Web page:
Especially in an experimental approach, evaluation of a business opportu- nity is less of a onetime event and rather a set of questions that you need to ask over and over as you experiment and learn more about your business.

As you try different elements of your business model in the market, you’ll learn more about the problem you’re trying to solve—and your solution’s viability in the marketplace. What you learn about customers will help you continually evaluate your idea.

 The following criteria are important for an opportunity worth pursuing:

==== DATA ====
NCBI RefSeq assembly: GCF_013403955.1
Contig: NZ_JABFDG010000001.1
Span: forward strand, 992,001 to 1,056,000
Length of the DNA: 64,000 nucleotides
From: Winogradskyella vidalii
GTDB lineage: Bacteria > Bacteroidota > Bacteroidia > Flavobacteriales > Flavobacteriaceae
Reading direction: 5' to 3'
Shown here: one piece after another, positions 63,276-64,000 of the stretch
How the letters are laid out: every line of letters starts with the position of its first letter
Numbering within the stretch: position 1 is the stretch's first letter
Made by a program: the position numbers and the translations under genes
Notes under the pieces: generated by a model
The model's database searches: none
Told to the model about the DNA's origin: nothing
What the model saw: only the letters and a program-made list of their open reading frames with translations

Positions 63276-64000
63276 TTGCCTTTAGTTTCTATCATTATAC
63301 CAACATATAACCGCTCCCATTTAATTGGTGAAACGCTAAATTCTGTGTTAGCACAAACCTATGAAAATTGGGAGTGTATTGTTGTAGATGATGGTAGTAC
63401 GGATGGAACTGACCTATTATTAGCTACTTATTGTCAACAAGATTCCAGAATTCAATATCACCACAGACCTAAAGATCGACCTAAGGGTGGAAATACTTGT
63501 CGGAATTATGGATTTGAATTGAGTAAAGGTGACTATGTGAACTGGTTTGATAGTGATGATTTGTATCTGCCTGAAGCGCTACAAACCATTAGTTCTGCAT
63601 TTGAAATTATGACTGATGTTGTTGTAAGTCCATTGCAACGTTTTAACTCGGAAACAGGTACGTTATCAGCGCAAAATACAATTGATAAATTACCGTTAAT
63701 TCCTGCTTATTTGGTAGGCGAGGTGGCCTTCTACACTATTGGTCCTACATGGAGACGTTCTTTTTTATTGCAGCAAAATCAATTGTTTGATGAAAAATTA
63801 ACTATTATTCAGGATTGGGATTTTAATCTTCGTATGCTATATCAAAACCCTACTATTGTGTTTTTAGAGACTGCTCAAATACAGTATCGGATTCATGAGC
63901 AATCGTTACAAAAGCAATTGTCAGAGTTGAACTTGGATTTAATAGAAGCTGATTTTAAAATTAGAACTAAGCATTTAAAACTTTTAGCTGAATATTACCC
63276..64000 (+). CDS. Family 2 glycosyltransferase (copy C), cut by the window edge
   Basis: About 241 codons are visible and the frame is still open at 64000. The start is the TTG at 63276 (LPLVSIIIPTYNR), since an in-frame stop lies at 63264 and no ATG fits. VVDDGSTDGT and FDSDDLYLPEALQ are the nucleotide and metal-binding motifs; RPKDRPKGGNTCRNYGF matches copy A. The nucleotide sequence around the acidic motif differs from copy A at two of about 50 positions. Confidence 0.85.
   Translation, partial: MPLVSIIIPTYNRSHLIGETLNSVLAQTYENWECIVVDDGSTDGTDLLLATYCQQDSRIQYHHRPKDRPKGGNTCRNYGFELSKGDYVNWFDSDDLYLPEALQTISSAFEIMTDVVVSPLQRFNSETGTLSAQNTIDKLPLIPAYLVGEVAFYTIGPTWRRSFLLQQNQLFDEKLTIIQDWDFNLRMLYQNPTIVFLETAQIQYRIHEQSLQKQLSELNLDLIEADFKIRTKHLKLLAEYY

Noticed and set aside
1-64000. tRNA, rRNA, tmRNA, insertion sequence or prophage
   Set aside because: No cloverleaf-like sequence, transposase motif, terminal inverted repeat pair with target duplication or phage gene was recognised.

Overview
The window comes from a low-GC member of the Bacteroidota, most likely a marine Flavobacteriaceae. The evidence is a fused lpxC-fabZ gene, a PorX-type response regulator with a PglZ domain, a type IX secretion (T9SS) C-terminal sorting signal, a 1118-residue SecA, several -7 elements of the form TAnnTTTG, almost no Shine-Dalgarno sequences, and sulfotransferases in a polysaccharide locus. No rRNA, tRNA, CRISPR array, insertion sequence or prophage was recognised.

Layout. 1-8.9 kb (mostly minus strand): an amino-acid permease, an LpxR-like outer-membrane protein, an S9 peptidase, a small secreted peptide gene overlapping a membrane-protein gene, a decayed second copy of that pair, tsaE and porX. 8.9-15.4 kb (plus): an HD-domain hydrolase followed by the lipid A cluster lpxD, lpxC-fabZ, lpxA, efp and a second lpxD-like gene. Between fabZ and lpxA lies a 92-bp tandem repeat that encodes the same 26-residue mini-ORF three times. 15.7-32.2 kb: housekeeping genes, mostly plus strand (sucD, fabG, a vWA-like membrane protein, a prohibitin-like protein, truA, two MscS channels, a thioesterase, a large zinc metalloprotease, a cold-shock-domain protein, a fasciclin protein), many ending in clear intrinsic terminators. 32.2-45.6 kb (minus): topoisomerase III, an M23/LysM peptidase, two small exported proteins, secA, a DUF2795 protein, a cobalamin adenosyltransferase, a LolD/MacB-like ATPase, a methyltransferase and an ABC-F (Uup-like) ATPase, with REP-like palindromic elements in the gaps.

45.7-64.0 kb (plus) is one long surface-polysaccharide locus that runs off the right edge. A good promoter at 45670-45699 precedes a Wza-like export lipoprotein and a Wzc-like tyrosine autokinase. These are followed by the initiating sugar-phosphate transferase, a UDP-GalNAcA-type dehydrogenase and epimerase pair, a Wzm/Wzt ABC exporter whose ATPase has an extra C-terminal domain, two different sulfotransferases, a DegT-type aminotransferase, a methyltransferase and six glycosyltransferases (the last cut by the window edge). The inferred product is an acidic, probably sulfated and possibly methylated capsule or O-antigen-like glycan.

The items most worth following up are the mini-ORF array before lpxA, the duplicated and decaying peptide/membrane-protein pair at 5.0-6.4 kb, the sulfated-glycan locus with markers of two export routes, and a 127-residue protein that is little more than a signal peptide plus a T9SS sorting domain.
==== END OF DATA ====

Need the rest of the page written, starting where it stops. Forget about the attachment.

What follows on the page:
1. It creates significant value for customers, who are  willing to pay a premium to solve a significant problem or fill an important unmet need.
  2. It offers significant profit potential to the entrepreneur and investors—enough to meet their risk-versus-reward expectations.
  3. It represents a good fit with the capabilities of the founder and the management team—that is, the idea is something they have the experience and skills to pursue.
  4. It is durable: the opportunity for profits will persist—and, indeed, will probably grow—over a reasonable time and is not based on a momentary fad or a quickly disappearing need.
  5.  The opportunity is amenable to financing. One would think that a promising commercial idea would always find financial backing, but experience teaches us otherwise.

2.3 Will it deliver a significant profit? 💸